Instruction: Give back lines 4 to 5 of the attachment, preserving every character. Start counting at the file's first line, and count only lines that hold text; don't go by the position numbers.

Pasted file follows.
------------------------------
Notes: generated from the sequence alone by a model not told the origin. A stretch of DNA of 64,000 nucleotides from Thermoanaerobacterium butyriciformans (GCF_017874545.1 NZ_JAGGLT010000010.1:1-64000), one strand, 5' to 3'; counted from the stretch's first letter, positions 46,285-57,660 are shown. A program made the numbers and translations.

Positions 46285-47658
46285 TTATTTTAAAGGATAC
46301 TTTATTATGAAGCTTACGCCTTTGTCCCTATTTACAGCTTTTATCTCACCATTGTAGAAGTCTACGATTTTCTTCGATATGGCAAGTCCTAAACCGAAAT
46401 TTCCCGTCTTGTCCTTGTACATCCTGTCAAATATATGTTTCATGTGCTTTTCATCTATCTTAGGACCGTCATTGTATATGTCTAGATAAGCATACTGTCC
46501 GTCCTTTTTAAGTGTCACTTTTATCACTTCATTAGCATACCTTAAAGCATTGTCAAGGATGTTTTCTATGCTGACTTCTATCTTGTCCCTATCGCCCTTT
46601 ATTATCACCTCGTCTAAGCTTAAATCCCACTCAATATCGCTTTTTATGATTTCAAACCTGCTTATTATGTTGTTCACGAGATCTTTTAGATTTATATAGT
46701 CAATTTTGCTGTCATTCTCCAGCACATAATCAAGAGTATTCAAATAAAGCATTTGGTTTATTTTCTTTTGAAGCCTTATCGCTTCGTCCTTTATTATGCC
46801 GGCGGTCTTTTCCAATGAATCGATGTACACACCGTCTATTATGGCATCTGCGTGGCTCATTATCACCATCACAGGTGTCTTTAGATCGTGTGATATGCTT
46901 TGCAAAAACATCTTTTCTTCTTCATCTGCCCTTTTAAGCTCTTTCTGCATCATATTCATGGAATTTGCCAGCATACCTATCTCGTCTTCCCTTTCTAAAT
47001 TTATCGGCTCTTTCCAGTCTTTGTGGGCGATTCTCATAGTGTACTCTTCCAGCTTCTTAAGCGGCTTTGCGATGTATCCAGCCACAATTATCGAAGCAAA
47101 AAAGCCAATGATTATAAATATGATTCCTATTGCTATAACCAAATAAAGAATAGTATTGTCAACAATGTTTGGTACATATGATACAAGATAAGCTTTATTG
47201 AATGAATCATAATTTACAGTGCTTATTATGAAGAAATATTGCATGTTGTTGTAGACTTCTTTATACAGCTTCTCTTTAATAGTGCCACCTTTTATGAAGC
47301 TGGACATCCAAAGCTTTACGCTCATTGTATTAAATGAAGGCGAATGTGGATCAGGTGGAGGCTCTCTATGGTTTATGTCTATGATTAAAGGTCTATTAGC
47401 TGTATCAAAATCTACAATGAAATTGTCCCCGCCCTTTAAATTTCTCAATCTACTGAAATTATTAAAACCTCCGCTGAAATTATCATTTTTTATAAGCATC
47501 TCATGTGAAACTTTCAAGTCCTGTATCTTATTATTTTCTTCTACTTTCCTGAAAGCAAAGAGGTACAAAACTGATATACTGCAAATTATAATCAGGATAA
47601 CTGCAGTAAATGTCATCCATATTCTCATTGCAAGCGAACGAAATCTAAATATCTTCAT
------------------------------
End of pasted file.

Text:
46301 TTTATTATGAAGCTTACGCCTTTGTCCCTATTTACAGCTTTTATCTCACCATTGTAGAAGTCTACGATTTTCTTCGATATGGCAAGTCCTAAACCGAAAT
46401 TTCCCGTCTTGTCCTTGTACATCCTGTCAAATATATGTTTCATGTGCTTTTCATCTATCTTAGGACCGTCATTGTATATGTCTAGATAAGCATACTGTCC